Ecosystem-based adaptation: a win-win formula for sustainability in a warming world?

Ecosystem-based adaptation: a win–win formula for sustainability in a warming world?Many national and international environmental agreements acknowledge that ecosystem depletion is limiting the world's capacity to adapt to climate change, and that ecosystem-based adaptation (EbA) approaches should be harnessed as a priority. 

EbA has the potential to increase adaptive capacity and social and ecological resilience to climate change in both developed and developing countries. However, countries are not universally committed to setting robust targets and implementing EbA approaches. This briefing paper highlights actions that need to be taken to increase the uptake of EbA in national action plans and ensure its proper implementation.

Read more: How IIED is working to strengthen the evidence base for communities playing a key role in ecosystem-based approaches to climate change adaptation.


Urbanising Thailand – a closer look; implications for climate vulnerability assessment

Urbanising Thailand - a closer look; implications for climate vulnerability assessmentThis 55-page report summarises a series of studies focused on the dynamics of urbanisation and climate change risks, and on the linkages between urbanisation, climate change and emerging patterns of urban poverty and vulnerability. It provides new and key insights, serving as a foundation for further research on urban climate vulnerability and resilience.

Rapid physical and social transformations are taking place across countries in Southeast Asia, yet the implications contributing to vulnerability are less well understood. Drawing on a review of historical patterns of urbanisation and future risks associated with climate change, this research argues for a fundamental rethinking of future urbanisation in Thailand.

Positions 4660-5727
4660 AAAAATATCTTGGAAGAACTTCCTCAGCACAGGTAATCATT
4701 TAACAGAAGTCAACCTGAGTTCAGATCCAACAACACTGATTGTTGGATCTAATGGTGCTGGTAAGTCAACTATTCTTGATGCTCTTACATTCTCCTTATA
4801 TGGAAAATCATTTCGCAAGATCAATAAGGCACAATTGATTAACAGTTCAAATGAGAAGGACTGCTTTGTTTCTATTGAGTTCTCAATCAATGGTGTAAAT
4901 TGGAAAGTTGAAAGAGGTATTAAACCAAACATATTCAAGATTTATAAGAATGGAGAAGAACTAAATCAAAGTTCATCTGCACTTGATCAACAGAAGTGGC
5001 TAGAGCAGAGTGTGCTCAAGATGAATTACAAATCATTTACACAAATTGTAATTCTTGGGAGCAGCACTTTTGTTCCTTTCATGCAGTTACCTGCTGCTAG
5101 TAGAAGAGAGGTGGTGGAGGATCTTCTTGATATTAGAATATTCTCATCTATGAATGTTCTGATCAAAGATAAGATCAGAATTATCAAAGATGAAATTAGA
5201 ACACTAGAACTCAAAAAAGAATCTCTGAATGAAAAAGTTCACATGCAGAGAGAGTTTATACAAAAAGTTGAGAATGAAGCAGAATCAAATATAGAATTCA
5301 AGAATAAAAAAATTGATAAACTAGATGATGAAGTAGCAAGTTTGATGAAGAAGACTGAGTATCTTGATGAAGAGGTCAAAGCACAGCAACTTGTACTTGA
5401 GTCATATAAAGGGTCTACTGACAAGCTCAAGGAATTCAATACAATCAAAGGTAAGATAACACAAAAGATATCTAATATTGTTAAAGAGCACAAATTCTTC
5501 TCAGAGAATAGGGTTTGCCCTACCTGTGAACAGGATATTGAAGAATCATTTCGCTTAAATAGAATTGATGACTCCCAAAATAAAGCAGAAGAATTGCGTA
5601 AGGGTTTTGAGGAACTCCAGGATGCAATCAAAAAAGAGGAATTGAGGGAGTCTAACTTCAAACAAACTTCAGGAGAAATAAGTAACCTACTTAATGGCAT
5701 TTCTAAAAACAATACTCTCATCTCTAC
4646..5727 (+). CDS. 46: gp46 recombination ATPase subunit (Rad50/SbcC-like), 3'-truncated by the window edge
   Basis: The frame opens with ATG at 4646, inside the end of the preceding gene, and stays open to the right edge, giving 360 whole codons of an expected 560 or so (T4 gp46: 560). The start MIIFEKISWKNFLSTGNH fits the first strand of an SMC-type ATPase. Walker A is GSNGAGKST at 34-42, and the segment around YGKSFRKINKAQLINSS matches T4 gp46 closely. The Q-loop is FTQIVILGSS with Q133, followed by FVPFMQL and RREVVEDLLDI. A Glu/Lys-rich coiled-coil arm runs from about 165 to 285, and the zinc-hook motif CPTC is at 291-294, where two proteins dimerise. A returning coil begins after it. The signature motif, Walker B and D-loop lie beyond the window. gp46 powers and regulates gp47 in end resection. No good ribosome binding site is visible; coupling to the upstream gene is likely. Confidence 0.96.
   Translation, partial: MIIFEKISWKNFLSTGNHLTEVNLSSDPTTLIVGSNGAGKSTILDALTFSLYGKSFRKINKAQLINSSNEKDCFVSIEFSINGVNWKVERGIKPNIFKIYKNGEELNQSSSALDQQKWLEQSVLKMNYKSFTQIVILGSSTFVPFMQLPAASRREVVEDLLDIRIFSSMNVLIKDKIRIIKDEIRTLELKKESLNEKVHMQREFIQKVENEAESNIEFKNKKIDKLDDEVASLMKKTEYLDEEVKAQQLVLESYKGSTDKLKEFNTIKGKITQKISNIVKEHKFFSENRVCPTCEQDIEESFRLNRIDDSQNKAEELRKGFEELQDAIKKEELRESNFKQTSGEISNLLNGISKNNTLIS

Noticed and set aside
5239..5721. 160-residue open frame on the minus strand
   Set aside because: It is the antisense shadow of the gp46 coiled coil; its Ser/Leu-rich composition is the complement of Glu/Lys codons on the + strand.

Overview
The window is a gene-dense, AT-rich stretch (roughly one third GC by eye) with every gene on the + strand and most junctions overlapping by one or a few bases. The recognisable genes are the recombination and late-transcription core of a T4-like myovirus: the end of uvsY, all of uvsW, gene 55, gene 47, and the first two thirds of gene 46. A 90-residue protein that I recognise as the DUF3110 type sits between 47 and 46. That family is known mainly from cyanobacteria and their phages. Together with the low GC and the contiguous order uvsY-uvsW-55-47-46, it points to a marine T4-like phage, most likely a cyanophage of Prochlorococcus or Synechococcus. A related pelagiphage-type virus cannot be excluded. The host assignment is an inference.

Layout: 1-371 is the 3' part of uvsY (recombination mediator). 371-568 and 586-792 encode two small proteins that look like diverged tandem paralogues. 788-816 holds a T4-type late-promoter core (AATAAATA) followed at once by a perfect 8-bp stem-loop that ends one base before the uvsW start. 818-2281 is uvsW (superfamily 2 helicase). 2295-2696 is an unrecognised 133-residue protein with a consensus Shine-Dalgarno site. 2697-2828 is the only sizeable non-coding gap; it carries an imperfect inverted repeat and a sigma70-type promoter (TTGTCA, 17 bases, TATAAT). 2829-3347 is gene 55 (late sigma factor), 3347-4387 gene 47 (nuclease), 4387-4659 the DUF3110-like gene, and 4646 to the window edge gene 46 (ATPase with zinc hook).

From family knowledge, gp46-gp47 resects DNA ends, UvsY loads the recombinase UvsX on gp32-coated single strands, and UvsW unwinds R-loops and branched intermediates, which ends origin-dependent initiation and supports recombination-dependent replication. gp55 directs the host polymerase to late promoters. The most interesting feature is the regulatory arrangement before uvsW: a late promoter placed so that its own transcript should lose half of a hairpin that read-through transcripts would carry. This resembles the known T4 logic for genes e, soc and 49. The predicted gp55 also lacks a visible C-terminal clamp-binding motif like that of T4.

Read more: The Asian Cities Climate Change Resilience Network (ACCCRN) is an eight-year, multi-country initiative working with cities across the world to increase resilience to climate change. IIED is a regional partner within ACCCRN.


Responding to the Syrian crisis in Lebanon: collaboration between aid agencies and local governance structures

Responding to the Syrian crisis in Lebanon: collaboration between aid agencies and local governance structuresLebanon's refugee crisis has highlighted the need for much closer coordination among the various organisations and local authorities involved in the response. This 44-page working paper analyses existing collaboration mechanisms in relation to the Syrian crisis in Lebanon and provides a series of recommendations on how national, local and international humanitarian actors can work together more effectively to enhance urban refugee responses in Lebanon, and perhaps in other countries.

In the context of a protracted urban crisis, this paper argues that humanitarians will only be able to ensure their responses are sustainable and meet needs on the ground if they work closely with local authorities.

Read more: Urban areas are increasingly the sites of humanitarian crises, from natural disasters to conflict and displacement. Through the Urban Crises Learning Fund, a programme of research, documenting and learning from experience and development of tools and approaches, IIED is working to build the knowledge and capacity to respond of humanitarian actors working in urban areas, and of urban actors facing humanitarian crises.